By guaranteeing a smoother charging experience, calibration laws are expected to lower the barrier to EV adoption, getting the EV charging process closer to the familiarity of visiting a gas station. And by guaranteeing the equipment is reliable, safe, and compliant, calibration certifications are built to encourage investment in high-quality charging stations.  

A side-mirror view of a male driver smiling in car.

Building a consumer-friendly charging ecosystem 

Calibration laws are a fact of life in much of the world, including in the EU, with Germany’s Eichrecht leading the charge, and are likely to be adopted by many more countries soon. 

These measures are put in place, to create a reliable, consumer-friendly charging ecosystem that can help accelerate the adoption of electric vehicles and, in tandem, create a profitable opportunity for your business. 

Choosing an electric vehicle charging equipment manufacturer who’s compliant with the latest legislation requirements today (and ready for the requirements of tomorrow) will help you make a future-proof investment that can save you lots of headaches and even additional costs in the future.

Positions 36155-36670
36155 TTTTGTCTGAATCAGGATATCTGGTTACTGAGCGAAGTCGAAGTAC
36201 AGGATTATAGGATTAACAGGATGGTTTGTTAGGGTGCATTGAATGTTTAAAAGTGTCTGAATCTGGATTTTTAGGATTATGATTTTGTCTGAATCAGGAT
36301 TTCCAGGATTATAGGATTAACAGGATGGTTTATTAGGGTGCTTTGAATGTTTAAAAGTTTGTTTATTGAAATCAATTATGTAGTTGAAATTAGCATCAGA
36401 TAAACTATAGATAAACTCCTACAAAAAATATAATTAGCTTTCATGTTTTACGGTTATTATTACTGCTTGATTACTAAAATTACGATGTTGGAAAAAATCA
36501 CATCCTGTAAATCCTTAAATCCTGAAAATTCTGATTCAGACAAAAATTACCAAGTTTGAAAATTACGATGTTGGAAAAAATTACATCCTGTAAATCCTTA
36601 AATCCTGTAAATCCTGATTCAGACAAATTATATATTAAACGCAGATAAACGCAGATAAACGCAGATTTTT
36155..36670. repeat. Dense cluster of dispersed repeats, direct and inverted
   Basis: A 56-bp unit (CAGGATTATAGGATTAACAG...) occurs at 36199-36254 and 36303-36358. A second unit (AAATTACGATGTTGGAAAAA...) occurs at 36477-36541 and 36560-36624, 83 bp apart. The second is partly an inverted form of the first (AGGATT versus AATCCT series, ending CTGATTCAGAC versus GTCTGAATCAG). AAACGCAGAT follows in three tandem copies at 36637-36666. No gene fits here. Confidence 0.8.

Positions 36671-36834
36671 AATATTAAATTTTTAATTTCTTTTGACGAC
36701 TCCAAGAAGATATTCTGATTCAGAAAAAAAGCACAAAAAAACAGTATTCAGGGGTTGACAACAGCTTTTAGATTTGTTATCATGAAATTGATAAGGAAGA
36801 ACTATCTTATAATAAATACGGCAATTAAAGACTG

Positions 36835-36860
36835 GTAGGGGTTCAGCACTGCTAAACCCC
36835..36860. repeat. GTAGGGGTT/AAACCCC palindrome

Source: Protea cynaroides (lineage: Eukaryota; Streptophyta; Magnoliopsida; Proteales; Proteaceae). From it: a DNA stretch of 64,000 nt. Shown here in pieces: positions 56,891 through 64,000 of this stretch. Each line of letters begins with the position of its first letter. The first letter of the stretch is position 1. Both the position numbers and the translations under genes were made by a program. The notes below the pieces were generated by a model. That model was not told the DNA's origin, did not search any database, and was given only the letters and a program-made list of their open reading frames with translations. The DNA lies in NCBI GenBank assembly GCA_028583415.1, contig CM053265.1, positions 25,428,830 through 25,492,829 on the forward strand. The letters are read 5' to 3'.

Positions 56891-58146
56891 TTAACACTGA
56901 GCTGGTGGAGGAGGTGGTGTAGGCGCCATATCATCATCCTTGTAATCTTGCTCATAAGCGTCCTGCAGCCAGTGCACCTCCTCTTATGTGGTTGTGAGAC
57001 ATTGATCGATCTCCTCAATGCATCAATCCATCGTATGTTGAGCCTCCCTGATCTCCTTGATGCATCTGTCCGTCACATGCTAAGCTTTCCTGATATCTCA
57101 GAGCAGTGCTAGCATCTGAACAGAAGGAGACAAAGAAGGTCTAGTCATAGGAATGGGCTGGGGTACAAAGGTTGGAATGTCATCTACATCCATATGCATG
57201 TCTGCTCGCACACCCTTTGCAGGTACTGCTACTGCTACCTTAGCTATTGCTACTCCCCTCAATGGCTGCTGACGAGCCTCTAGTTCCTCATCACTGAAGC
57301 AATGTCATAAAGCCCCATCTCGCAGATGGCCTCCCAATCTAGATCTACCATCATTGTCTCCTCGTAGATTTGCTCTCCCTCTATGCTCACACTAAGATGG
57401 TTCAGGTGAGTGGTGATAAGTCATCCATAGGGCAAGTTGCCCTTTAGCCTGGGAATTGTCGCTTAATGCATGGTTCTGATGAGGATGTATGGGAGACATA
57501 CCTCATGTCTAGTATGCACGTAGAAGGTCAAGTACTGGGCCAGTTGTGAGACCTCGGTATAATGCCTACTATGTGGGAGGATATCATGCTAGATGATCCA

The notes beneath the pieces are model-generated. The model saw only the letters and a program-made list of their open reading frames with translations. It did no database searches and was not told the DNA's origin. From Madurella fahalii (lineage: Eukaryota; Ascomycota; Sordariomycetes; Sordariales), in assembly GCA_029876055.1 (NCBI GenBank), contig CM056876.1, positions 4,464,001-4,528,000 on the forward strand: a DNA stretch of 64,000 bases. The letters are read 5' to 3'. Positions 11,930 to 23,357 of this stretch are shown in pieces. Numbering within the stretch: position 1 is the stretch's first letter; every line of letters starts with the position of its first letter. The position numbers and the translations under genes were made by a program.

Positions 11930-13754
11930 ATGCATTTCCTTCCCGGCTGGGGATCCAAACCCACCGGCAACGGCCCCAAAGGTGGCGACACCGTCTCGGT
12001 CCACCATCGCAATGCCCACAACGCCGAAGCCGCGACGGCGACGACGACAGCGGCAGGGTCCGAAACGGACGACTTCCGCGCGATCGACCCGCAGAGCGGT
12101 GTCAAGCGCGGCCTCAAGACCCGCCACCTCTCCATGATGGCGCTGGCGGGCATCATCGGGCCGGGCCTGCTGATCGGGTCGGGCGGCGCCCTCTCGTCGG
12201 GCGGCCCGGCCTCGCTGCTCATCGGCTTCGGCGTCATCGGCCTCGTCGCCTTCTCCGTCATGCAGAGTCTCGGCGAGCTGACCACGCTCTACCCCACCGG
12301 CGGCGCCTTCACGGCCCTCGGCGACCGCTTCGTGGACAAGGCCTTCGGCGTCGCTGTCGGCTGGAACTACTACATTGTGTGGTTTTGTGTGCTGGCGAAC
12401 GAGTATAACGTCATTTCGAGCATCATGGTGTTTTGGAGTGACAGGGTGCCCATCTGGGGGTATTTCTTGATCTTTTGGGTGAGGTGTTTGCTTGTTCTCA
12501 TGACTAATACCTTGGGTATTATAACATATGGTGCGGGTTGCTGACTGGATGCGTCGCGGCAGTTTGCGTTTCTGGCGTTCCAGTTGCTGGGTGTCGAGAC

If you’re considering investing in DC EV charging infrastructure, it’s worth checking with your electric vehicle charging equipment manufacturer if the equipment they offer is ready for current (and upcoming) calibration laws and certifications.

A woman interacts with the screen of an EVBox Troniq Modular fast-charging station as she charges her EV.

EVBox offers a range of hardware and software compliant with calibration laws across the world, such as the EVBox Troniq Modular DC charging station and EVBox Everon, our intelligent charging management software.